Launched and published responses to consultations on the reform of the waste system, including on extended producer responsibility for packaging, deposit-return scheme for drinks containers, consistency in recycling, and tax on plastic packaging containing less than 30% recycled content.
Committed to reintroducing formerly native species, including iconic species such as the white tailed eagle and beavers, where there are clear environmental and socio-economic benefits,
On food, farming and fisheries, including improving animal and plant health, we have:
We are replacing the restrictive rules of the EU’s Common Agricultural Policy, freeing farmers to seize the opportunities offered by Brexit. Instead we are introducing an ambitious new environmental land management scheme which will allow us to reward the farmers and land managers who protect our environment
Protected allergy sufferers through ‘Natasha’s Law’, requiring food businesses to include full ingredients labelling on pre-packed for direct sale.
Protected service animals through ‘Finn’s Law’, which makes it an offence to cause unnecessary suffering to service animals.
Introduced ‘Lucy’s Law’ ensuring that puppies and kittens are born and reared in a safe environment, with their mother, and sold from their place of birth.
Delivered the Ivory Act, introducing one of the world’s strongest bans on ivory to prevent commercial activities involving ivory in the UK that could directly or indirectly fuel the poaching of elephants. We have also launched a call for evidence on extending a ban to a range of animals including hippos, walruses and narwhals, and are consulting on banning imports of trophy hunting of endangered species.
Commissioned the Bovine TB strategy review, published in 2018, on the Departments strategy for achieving Officially Bovine Tuberculosis Free status in England by 2038.
Created a stronger future for farming with new markets for British farming products opening across the world. Markets for British beef and lamb worth £127m over 5 years have been opened in Japan and in 2018, China lifted the ban on British Beef worth £250m in the first 5 years, which had been in place since 1996. A deal has also been secured to enable UK exports of seed potatoes to China; the seed potato export market as a whole is worth an annual £90 million to the UK.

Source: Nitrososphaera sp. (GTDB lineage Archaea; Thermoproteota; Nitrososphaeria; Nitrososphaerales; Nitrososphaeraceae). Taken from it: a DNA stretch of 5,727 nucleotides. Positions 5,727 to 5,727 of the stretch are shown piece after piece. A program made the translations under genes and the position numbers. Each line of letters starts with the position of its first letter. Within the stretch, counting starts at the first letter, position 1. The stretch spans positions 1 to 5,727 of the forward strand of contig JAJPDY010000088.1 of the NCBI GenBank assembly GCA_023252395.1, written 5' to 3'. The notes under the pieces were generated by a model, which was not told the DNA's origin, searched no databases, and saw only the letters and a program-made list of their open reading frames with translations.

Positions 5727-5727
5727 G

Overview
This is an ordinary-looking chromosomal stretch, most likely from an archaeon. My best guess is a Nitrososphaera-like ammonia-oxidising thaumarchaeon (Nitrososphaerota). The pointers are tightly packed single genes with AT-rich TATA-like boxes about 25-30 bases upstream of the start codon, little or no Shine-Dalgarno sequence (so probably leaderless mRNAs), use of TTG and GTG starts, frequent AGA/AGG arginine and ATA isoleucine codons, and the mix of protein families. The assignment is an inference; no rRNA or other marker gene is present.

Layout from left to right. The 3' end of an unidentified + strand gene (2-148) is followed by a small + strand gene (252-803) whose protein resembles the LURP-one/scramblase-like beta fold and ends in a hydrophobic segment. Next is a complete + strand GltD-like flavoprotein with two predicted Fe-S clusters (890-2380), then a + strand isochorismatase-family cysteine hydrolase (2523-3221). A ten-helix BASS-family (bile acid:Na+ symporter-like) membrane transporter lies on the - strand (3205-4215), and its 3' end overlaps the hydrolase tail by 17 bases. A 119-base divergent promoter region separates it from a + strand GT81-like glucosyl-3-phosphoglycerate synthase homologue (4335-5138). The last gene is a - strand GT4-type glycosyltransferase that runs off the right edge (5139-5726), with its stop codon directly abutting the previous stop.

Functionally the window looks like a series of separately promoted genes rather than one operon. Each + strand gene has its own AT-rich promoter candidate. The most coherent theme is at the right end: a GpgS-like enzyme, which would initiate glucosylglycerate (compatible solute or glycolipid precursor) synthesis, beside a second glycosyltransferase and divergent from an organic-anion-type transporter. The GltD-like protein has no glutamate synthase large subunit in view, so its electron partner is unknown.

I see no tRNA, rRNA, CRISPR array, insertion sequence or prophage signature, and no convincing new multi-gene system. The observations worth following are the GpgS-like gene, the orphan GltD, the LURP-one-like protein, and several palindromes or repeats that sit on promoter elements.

Published the Sustainable Fisheries for Future Generations white paper as part of our goal to promote a more competitive, profitable and sustainable fishing industry across the whole of the UK, and setting a gold standard for sustainable fishing around the world in addition to announcing £37.2m of extra funding to boost the UK fishing industry.
We have also carried out our duties on domestic emergencies, including leading the response following the Salisbury attack. We are investing £2.6 billion in protecting people against flooding. This will fund over 1,000 flood defence schemes with 300,000 homes better protected, improve protection to 690,000 acres of agricultural land, 279 miles of railway and over 5000 miles of highways by 2021. Additionally, between 2015 and 2020 we will be spending over £1 billion on the maintenance of flood defence assets. This is a real terms increase in spending compared to the £812 million spent in the previous 5 years.
Defra will continue to pursue this ambitious agenda over the coming months and years, making further progress both domestically and through seizing the opportunities that leaving the EU will present.